Spanish banks will need a total of 59.3 billion euros (US$76.3 billion) in extra capital to ride out a serious economic downturn, an independent report said on Friday, removing a major obstacle in the way of an international bailout for Madrid.
Spain said around 40 billion euros of the total would come as European aid while the rest could be raised by the banks themselves.
The audit, carried out by consultant Oliver Wyman, is a condition of getting European funds to patch up Spanish banks damaged by a prolonged real-estate crash, and identifies which banks need more capital and precisely how much each requires.
Spain has agreed a credit line that could provide up to 100 billion euros in EU rescue funds for its banks.
Both the strict budget for next year presented by the government of Spanish Prime Minister Mariano Rajoy on Thursday and the audit of 90 percent of Spain’s banking system are necessary steps for Madrid to request sovereign aid and trigger a European Central Bank (ECB) bond-buying program.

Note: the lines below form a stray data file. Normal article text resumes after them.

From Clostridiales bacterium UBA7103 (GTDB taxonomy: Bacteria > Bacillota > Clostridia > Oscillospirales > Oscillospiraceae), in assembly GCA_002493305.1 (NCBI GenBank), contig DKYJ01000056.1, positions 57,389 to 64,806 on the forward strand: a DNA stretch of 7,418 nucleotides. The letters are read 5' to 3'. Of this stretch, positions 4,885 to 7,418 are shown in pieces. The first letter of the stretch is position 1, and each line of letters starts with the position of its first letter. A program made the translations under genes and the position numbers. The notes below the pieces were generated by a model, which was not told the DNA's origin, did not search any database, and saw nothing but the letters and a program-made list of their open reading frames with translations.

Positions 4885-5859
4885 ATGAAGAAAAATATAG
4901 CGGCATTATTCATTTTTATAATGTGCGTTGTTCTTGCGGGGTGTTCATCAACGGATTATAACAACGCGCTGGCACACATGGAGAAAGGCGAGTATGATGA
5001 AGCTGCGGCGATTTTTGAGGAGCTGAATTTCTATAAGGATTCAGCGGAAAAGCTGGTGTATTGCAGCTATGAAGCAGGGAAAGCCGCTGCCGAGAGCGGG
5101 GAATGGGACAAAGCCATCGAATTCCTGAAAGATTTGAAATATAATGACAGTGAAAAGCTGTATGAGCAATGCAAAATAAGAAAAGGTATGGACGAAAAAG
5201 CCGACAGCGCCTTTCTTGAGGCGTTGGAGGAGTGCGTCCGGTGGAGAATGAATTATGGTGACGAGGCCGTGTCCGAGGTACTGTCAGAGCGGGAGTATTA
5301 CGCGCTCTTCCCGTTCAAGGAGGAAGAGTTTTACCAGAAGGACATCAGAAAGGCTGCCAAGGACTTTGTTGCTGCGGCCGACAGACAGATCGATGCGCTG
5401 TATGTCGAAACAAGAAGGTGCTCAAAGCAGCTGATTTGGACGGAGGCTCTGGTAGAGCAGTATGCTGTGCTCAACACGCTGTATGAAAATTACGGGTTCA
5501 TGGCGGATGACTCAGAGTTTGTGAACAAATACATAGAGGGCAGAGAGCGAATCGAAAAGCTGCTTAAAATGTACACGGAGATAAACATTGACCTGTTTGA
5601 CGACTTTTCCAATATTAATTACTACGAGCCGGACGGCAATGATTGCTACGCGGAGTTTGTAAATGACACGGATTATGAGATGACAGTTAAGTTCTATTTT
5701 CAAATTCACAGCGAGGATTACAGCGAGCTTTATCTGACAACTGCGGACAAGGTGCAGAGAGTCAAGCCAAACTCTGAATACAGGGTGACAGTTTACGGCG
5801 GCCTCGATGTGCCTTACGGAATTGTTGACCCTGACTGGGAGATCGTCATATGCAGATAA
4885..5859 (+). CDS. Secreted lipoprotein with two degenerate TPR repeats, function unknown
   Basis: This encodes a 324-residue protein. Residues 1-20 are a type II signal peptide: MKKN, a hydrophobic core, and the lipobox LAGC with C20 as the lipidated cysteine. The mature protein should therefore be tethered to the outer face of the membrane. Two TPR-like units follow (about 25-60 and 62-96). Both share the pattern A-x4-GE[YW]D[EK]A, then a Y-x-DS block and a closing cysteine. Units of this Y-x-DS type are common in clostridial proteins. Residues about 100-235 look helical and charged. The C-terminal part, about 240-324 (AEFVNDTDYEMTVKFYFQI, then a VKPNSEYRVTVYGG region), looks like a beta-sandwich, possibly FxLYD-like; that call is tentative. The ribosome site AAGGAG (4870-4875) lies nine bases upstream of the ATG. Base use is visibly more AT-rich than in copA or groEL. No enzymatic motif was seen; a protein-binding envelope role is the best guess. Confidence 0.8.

The “adverse economic scenario” the audit was based on is fast becoming reality in Spain as spending cuts and tax hikes throttle any recovery in the eurozone’s fourth-largest economy, driving up unemployment and prompting growing unrest.
The audit results were in line with market expectations and were applauded by the European Commission, the ECB and the IMF.
“That’s another layer of uncertainty that’s off the table,” said David Schnautz, rate strategist at Commerzbank. “We got the budget yesterday and today the stress tests and now we’re all keen to hear what the ratings agencies’ view will be.”
Credit rating agency Moody’s is due to review Spain’s debt grade before tomorrow. It currently has Spain on one notch above junk with a negative outlook.
The audit identified the bulk of capital needs at the four banks which have already been rescued by the Spanish government.
The worst case is Bankia, the result of an ill-fated, seven-way merger between unlisted savings banks which was taken over by the government earlier this year.
The capital shortfall for these banks is 49 billion euros, with Bankia accounting for half of that. The European Commission said the exact aid needed for each bank would be determined in the coming months.
More than 60 percent of the system, including heavyweights Santander, BBVA and Caixabank, did not need extra capital under the terms of the audit.